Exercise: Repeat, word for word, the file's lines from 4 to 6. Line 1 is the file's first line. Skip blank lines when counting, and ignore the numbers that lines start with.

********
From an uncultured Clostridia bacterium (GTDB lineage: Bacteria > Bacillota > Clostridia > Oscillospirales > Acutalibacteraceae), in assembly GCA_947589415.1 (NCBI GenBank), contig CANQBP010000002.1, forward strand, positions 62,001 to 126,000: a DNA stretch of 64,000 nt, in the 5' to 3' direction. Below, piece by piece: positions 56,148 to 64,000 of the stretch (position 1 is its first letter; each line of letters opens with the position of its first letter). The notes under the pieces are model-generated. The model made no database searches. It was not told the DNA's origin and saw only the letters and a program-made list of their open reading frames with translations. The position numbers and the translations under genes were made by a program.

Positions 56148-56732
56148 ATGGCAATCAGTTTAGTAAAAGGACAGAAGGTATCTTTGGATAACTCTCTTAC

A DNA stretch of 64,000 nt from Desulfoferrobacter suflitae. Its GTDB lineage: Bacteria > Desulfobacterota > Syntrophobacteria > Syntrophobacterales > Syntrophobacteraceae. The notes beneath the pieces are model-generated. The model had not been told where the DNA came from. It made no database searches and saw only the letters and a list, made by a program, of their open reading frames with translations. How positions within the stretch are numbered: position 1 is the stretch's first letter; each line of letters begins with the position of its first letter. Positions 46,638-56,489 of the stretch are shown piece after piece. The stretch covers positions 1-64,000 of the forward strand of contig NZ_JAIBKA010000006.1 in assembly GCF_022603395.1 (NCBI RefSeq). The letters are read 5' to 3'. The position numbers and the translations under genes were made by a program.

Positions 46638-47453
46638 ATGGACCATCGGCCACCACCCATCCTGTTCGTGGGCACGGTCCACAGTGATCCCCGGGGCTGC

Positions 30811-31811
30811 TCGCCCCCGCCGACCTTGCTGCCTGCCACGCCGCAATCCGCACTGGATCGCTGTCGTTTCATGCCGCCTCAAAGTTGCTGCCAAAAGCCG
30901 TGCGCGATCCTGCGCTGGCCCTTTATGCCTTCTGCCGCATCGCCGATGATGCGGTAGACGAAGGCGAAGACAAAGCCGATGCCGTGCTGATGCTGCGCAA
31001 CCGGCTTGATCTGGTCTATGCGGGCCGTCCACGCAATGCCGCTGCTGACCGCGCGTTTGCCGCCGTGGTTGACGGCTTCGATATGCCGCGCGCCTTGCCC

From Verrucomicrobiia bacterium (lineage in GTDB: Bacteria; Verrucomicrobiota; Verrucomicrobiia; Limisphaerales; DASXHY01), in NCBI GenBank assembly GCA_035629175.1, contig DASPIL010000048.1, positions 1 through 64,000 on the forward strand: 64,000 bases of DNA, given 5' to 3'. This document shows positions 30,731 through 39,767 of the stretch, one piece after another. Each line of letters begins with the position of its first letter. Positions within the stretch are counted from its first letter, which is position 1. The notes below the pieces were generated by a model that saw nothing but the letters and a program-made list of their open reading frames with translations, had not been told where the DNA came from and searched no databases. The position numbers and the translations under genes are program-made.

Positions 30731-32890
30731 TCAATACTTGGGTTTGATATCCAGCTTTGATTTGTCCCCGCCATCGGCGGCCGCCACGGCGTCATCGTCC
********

A DNA stretch of 64,000 nt from Desulfoferrobacter suflitae. Its GTDB lineage: Bacteria > Desulfobacterota > Syntrophobacteria > Syntrophobacterales > Syntrophobacteraceae. The notes beneath the pieces are model-generated. The model had not been told where the DNA came from. It made no database searches and saw only the letters and a list, made by a program, of their open reading frames with translations. How positions within the stretch are numbered: position 1 is the stretch's first letter; each line of letters begins with the position of its first letter. Positions 46,638-56,489 of the stretch are shown piece after piece. The stretch covers positions 1-64,000 of the forward strand of contig NZ_JAIBKA010000006.1 in assembly GCF_022603395.1 (NCBI RefSeq). The letters are read 5' to 3'. The position numbers and the translations under genes were made by a program.

Positions 46638-47453
46638 ATGGACCATCGGCCACCACCCATCCTGTTCGTGGGCACGGTCCACAGTGATCCCCGGGGCTGC